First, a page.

Marymount wins battle of Rome
RAMSTEIN AIR BASE, Germany – A rivalry that thrives in Italy reached the finals of the European Division II soccer championship in Ramstein on Saturday as Marymount International School of Rome and American Overseas School of Rome met in the venue for the second time in as many years.
This year, it was Marymount’s turn to win.
Vittorio Fiore, who missed most of the tournament because of an allergy problem, sealed a 2-0 victory with a gem of a shot late in the second half.
A clearing attempt by the AOSR defense came bouncing to Fiore about 40 yards from the goal. His kick went soaring toward the AOSR goalie, Jacopo Lorenzi, who misread the shot. Lorenzi back pedaled toward the goal as the shot began to drop on target and eventually slipped over his outstretched hands into the back of the net.
“I don’t know, I did not think it was going to go in,” Fiore said. “At the end it fell quickly and the goalie could not get to it.”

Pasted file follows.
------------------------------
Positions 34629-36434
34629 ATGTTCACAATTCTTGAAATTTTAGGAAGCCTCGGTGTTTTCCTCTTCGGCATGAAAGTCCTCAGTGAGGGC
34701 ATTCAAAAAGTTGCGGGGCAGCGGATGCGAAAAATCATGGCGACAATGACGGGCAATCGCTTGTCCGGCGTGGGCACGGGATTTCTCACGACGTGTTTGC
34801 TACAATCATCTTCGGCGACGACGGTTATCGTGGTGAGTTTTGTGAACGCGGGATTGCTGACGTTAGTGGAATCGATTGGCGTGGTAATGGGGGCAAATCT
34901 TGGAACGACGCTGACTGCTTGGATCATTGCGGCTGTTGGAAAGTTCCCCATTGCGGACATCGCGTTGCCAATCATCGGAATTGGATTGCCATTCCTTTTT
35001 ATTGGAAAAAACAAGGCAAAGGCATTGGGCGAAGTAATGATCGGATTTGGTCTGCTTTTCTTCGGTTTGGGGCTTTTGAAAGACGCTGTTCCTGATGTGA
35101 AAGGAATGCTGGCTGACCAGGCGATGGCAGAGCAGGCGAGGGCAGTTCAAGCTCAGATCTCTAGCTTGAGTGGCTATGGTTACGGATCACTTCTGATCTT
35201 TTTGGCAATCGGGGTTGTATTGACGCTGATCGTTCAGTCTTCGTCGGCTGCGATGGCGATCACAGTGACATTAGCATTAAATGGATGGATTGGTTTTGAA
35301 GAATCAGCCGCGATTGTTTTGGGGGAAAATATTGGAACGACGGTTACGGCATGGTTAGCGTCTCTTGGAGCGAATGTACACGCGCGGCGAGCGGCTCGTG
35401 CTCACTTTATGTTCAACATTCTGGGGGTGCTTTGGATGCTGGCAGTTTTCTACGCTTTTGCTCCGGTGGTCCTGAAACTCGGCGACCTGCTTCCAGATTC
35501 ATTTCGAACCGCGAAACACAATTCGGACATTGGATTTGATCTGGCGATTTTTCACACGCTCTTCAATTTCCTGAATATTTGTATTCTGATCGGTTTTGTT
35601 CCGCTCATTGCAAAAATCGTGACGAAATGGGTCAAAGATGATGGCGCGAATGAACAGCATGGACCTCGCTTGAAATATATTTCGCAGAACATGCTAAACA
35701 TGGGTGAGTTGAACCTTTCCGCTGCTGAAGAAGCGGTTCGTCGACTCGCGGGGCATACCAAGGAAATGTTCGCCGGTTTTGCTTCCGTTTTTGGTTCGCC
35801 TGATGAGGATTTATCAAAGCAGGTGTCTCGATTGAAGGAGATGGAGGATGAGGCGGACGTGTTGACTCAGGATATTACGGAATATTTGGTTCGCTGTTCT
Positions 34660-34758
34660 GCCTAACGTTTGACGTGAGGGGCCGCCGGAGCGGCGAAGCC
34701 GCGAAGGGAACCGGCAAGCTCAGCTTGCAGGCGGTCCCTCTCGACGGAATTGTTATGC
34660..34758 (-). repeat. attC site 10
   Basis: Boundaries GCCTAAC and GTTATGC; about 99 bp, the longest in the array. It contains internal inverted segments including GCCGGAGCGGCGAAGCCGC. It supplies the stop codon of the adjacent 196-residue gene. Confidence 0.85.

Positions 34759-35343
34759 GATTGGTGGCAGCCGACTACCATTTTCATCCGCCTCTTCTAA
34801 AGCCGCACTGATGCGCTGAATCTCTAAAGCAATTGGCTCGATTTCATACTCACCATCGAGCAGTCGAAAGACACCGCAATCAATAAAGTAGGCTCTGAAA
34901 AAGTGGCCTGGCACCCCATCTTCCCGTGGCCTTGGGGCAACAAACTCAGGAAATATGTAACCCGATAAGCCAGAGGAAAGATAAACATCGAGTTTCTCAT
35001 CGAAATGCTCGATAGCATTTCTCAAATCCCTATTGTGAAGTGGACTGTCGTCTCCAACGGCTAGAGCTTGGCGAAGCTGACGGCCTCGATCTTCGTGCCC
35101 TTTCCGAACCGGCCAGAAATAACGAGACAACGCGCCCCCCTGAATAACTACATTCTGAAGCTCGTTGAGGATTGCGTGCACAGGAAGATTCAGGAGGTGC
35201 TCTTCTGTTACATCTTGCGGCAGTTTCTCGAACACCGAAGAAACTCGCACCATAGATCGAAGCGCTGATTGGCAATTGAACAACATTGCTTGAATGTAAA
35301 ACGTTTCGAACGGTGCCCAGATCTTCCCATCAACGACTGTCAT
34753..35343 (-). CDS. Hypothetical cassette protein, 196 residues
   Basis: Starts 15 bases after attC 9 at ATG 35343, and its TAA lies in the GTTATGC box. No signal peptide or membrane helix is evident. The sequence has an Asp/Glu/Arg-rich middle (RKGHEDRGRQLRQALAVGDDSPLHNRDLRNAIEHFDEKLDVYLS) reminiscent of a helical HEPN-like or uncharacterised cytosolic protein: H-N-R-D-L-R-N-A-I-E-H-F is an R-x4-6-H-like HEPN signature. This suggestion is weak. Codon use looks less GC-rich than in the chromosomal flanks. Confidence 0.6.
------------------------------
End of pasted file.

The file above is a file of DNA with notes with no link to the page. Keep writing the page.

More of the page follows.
Maymount coach Alex Zadini didn’t hesitate to praise Fiore, a junior. “Fiore is the hero of the match — he made the difference when it mattered most,” he said.
When two teams are so equal in skill and passion, it usually takes mistakes to decide a game, Zadini said. Both teams dominated their competition in the D-II tournament on their way to the final match, including a pair of decisive semifinal wins.
They also played during the regular season, a game won 2-1 by AOSR that Zadini said was also decided by mistakes.
The first half saw no mistakes, but lots of intensity and physical play from both teams. At one point, AOSR had a series of five straight corner kicks but came away with nothing.
The best scoring chance came when freshman attacker Raffaele Bevilacqua of Marymount took a good run down the sideline only to shoot the ball directly into the keeper’s hands from the tough side angle.
About seven minutes into the second half, the AOSR defense left Marymount midfielder Sozon Hazoglu alone near the goal, and he was able to tap a cross into the bottom left corner of the net past a diving Lorenzi.
As the final whistle blew Marymount players huddled together and shouted team cheers in Italian making sure they were loud enough for the Rome neighbors to hear them. It was their turn to celebrate.